When Julie was at the Edinburgh Book Festival, she picked up a copy of A. C. Grayling’s The Reason of Things. She really liked it, so I’ve started reading it. I’m really digging it.
The book’s sub-title is “Living with Philosophy”, and it’s comprised of short essays on broad topics like “Safety” or “Remembrance”. Grayling is a professor of philosophy, wrote columns for The Guardian, and apparently still contributes to one of their blogs.
The essays are probably 1000 to 1500 words, and so it’s a joy to read two or three at a time and let them percolate in my brain. Grayling is an excellent thinker and extremely well-read. Consider this from his essay “Conservation”:
An egregious example often cited is the rebuilding of the old centre of Warsaw – ‘dov’era, com’era’, as was said of the collapsed campanile of Venice: ‘where it was, as it was’ – as an exact replica of its former self. Walking through it makes one uncomfortable; it is ersatz, and feels like a mistaken gesture, a refusal to face facts and move on.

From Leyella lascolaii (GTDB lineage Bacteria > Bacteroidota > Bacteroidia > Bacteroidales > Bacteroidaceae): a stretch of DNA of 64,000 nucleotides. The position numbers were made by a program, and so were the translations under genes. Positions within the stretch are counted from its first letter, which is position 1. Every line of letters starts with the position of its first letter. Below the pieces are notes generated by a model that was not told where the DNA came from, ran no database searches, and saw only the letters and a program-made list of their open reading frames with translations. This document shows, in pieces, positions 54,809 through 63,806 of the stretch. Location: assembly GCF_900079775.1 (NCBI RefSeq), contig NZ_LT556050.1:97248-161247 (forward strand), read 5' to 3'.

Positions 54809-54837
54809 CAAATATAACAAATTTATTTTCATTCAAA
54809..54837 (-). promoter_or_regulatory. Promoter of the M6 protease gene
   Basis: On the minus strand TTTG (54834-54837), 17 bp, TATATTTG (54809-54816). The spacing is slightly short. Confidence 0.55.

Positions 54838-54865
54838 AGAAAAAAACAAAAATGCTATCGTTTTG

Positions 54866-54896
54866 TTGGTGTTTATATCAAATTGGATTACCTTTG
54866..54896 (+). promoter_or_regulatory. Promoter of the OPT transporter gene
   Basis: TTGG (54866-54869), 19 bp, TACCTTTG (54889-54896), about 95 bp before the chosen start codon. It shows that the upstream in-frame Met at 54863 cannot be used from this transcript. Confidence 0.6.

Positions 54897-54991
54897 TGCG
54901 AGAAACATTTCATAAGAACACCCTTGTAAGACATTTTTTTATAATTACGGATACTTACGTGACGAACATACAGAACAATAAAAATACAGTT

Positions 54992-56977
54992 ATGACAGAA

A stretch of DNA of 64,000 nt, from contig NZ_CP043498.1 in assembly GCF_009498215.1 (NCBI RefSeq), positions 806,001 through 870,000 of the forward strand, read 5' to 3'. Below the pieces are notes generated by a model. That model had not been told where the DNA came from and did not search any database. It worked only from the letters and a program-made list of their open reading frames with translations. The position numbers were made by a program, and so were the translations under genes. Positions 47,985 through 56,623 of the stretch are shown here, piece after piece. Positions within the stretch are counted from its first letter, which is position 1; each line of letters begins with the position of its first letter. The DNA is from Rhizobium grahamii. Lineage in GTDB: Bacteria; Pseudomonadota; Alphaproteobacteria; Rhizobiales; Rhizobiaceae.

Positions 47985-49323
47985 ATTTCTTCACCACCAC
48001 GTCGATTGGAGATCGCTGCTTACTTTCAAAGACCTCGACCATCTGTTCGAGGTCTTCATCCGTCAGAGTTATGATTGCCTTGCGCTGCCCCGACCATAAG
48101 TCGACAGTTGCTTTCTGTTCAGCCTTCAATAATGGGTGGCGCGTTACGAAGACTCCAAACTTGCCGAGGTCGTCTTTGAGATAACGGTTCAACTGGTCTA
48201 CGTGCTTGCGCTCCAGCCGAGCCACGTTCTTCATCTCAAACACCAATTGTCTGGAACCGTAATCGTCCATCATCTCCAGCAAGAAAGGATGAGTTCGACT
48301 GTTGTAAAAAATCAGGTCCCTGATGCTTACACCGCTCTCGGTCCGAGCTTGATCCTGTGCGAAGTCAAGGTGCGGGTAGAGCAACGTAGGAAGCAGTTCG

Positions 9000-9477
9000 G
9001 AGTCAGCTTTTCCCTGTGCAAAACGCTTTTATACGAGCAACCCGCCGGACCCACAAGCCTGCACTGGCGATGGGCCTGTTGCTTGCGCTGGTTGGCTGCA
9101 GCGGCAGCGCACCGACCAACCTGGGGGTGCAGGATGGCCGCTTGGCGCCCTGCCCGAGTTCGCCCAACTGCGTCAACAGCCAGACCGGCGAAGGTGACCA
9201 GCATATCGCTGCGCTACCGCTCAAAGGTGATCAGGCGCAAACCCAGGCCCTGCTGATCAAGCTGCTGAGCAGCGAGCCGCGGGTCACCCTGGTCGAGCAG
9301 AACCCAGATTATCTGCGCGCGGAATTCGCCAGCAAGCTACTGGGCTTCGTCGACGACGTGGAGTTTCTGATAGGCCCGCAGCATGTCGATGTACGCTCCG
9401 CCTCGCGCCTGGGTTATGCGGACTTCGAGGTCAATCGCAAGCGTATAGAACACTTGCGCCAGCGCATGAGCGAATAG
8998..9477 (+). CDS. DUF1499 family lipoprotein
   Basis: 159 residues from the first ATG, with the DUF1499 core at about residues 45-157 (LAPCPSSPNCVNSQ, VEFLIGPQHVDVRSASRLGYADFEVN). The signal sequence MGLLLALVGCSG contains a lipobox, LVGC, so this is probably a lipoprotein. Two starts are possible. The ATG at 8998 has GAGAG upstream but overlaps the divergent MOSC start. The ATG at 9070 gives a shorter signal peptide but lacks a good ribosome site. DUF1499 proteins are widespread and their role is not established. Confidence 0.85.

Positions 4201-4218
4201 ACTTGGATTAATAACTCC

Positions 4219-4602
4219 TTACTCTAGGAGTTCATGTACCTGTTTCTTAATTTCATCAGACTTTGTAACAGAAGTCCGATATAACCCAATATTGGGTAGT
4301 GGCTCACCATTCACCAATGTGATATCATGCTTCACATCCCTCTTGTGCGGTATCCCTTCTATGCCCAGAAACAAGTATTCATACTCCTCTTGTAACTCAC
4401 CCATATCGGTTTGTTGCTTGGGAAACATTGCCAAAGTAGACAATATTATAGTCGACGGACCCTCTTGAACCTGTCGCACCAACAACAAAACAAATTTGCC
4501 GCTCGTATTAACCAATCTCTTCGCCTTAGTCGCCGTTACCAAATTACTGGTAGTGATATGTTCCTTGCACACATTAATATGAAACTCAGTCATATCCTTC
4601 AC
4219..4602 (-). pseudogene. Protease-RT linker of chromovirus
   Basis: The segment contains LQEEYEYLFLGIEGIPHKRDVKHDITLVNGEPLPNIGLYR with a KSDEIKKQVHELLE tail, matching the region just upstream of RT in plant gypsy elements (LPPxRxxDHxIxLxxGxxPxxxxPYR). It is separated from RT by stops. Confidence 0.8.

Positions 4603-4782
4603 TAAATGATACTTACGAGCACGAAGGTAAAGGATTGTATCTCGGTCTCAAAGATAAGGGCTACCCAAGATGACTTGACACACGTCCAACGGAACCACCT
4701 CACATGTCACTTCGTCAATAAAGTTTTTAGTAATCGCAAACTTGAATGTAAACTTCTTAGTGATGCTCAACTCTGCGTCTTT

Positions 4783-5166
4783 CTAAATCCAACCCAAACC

I’m reminded of the Stari most, a 16th-century bridge in Mostar, Bosnia and Herzegovina that was destroyed during the conflict there. They rebuilt the bridge exactly as it was, using a combination of salvaged material and new stone. Is it the same bridge or not? A philosophical question that might fit in Grayling’s book.